Q.7. Why is saffron color considered auspicious?

Ans : The saffron colour is considered auspicious by Hindus. This color has a special significance to the Buddhists, Jains and Sikhs. Among the Sikhs it is considered to be a militant colour signifying a fight against injustice.

Saffron coloured triangular flag is considered to be a religious symbol.. This flag is seen flying atop temples (Mandirs) and Gurudwaras. Buddhist bhikkus (monks living upon alms) always where saffron coloured robes.

But among the Hindus this color is most prominently visible in their flag, robes, the Tilaka (mark applied on the forehead), statues of Hindu Gods are daubed with saffron paste. In the diverse and multifaceted Hindu religion, the saffron colour is one of the few elements that commands a universal acceptance among Hindus.

The saffron pigment is traditionally derived from the saffron plant (Autumn crocus) which is called Keshar from which the saffron colour derives one of its names - Keshari. This plant is grown in the sub-Himalayan regions and is very rare.

Q.8. Why do we apply a mark on our forehead?

Ans : The Tilaka is normally a vermilion mark applied on the forehead. This mark has a religious significance and is a visible sign of a person as belonging to the Hindu religion. The Tilaka is of more than one color although normally it is vermilion.

It also does not have any standard shape and form and is applied differently by members of different Hindu sects and subsects. It is applied as a 'U' by worshippers of lord Vishnu and is red, yellow or saffron in colour. It is made up of red ochre powder (Sindhura) and sandalwood paste(Gandha).Worshippers of lord Shiva apply it as three horizontal lines and it consists of ash (Bhasma). Soot (Abhira) is also used as a pigment for applying a Tilaka.

Literally, Tilaka means a mark. Sindhura which is also used to describe a Tilaka means red and Gandha which is also a term for Tilaka means pleasant odour. Hence, Tilaka normally connotes, a red mark with a pleasant odour. Some scholars have seen the red colour as a symbolism for blood. We are told that in ancient times, in Aryan society, a groom used to apply his blood, on-his bride's forehead as a recognition of wedlock. The existing practice among Indian women of applying a round shaped red Tilaka called Bindiya or Kumkum could be a survival of this.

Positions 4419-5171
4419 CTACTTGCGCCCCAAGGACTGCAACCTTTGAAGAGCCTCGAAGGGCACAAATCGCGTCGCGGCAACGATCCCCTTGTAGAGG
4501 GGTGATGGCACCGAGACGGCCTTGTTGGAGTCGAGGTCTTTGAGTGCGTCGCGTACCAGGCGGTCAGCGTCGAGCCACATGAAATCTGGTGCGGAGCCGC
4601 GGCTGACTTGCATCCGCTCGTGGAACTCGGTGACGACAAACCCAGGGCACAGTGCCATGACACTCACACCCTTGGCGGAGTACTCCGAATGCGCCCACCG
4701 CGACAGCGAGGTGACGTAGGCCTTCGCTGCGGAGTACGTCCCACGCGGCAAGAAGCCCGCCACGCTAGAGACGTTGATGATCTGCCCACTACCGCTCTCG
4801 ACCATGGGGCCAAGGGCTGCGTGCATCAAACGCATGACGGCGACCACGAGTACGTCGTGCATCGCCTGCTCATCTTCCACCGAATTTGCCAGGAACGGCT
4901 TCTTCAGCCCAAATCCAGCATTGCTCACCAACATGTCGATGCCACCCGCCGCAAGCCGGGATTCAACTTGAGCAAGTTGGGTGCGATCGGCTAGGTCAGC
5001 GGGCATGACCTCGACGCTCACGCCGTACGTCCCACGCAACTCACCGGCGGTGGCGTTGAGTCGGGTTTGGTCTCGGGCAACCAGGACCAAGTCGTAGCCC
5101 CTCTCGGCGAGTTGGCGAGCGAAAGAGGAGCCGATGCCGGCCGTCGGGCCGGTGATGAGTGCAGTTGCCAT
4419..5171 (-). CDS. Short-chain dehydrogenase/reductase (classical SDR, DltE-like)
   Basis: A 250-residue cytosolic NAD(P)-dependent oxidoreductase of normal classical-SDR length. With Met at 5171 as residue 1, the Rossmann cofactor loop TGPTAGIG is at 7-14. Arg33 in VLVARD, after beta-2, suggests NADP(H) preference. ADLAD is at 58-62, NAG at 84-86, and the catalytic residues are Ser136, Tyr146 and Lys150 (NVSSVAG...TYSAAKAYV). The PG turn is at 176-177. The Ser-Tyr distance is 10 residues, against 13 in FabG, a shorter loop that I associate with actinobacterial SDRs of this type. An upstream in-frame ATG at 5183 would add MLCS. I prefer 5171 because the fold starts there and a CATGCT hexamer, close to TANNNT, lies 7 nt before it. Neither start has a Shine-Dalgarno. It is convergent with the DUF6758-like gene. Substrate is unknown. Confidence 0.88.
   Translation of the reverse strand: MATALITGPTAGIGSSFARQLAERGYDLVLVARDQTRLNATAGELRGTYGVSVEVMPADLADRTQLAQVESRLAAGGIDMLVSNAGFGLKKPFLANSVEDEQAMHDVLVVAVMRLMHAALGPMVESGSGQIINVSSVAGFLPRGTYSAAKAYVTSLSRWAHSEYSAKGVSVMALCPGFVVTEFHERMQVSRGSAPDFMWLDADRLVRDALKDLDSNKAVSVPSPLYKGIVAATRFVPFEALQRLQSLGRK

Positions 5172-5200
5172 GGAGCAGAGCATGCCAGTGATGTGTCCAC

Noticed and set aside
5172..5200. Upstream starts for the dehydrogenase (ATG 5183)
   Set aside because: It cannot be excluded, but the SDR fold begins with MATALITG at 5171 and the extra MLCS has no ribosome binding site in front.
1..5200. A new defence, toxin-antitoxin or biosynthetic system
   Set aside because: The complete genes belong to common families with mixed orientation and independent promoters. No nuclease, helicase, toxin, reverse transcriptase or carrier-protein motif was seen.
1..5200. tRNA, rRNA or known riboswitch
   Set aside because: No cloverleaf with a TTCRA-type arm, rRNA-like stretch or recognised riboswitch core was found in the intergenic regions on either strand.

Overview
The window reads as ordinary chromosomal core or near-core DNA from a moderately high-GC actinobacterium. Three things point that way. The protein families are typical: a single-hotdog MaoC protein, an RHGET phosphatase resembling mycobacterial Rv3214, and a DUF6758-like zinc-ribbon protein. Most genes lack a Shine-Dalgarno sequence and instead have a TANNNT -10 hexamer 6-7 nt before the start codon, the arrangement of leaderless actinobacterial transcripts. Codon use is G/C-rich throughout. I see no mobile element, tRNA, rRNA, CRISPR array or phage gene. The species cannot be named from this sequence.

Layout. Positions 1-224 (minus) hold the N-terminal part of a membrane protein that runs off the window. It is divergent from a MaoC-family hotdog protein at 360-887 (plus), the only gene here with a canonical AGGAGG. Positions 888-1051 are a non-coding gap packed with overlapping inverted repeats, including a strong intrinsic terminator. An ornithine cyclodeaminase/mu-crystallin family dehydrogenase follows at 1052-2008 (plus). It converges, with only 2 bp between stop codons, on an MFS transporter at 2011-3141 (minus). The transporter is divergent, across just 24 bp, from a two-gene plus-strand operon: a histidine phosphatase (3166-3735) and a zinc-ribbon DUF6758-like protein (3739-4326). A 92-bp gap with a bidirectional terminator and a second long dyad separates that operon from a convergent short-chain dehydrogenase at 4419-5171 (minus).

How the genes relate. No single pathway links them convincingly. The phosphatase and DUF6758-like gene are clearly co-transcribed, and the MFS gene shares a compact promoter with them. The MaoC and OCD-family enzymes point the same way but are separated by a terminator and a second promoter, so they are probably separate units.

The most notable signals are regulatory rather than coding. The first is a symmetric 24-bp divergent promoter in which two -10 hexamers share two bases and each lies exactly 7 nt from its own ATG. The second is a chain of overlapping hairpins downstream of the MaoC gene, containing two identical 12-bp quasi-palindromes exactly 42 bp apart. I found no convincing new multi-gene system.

There are a couple more explanations for why Hindus apply the "tilak" mark on their foreheads. A spiritual explanation is that the "tilak" symbolises the third eye that we believe in. A practical explanation is that the "tilak" is a way to draw attention to the eyes which in traditional Indian culture have been very strongly associated with beauty.

Q.9. Why do we light a lamp, burn camphor and perform Aarti?

Ans : Having worshipped the Lord with love, lit by the lamp we see the beauty of the Lord in all his glory. The singing, clapping is associated with the joy that accompanies the vision of the Lord. Aarti being performed with Camphor has a spiritual significance. Camphor burns itself out completely without leaving a trace.

Camphor represents our Vasanas, unmanifest desires. So also if we were to take refuge in the Lord, obtain knowledge, these desires will get burnt out. Although the camphor burns itself out, it emits a nice perfume. On a human plane it means that we should sacrifice ourselves to serve society, in the process spread the perfume of love and happiness to all.

We close our eyes while performing the Aarti as if to look within. The Self or Atman is within us. . Self realization can be achieved by knowing thyself, with the flame of knowledge. At the end of the aarti we place the hands over the flame and touch our eyes and top of the head. It means that may the light that illumined the Lord light up my vision, may my thoughts be pure and beautiful.

With the Aarti comes the flame which signifies light. There can be light in our lives only if we have knowledge. In an era of darkness there would be ignorance, we would be perpetually running to fulfill our vasanas resulting in unhappiness and stress all around.

Q.10. Why do we chant Shaanti three times at the end of the prayer?

Ans : To invoke peace, at a mental and physical plane, Hindus chant prayers. These prayers always end with three chants of invocation, "Shaanti, Shaanti, Shaanti" or "Peace, Peace Peace" chant prayers. These prayers spoken in sincerity, gives peace of mind. But, why chat Shaanti three times?

The three repetitions are addressed to three groups into which all obstacles can be classifies -
1. Cosmic ( God sent ) or Heavenly - From Nature, the thermic or dynamic forces such as wreaths from unknown objects earthquake, lightning, excessive rain, cold. In Sanskrit, this is called Aadhi Daivika.
2. Phenomenal or cruelties from From objects like floods, fire, robbers, wild beasts, objects known to us. environmental disturbances like human foes, etc. In Sanskrit, this is called Aadhi Bhautika
3. Purely subjective ie created Body ailments, inertia, insincerity, lack of concentration, from our own selves - obstacles agitation of mind, disturbances arising from our own arising from our own mind, body negative thoughts. and intellect. In Sanskrit, this is called Adhyatmika.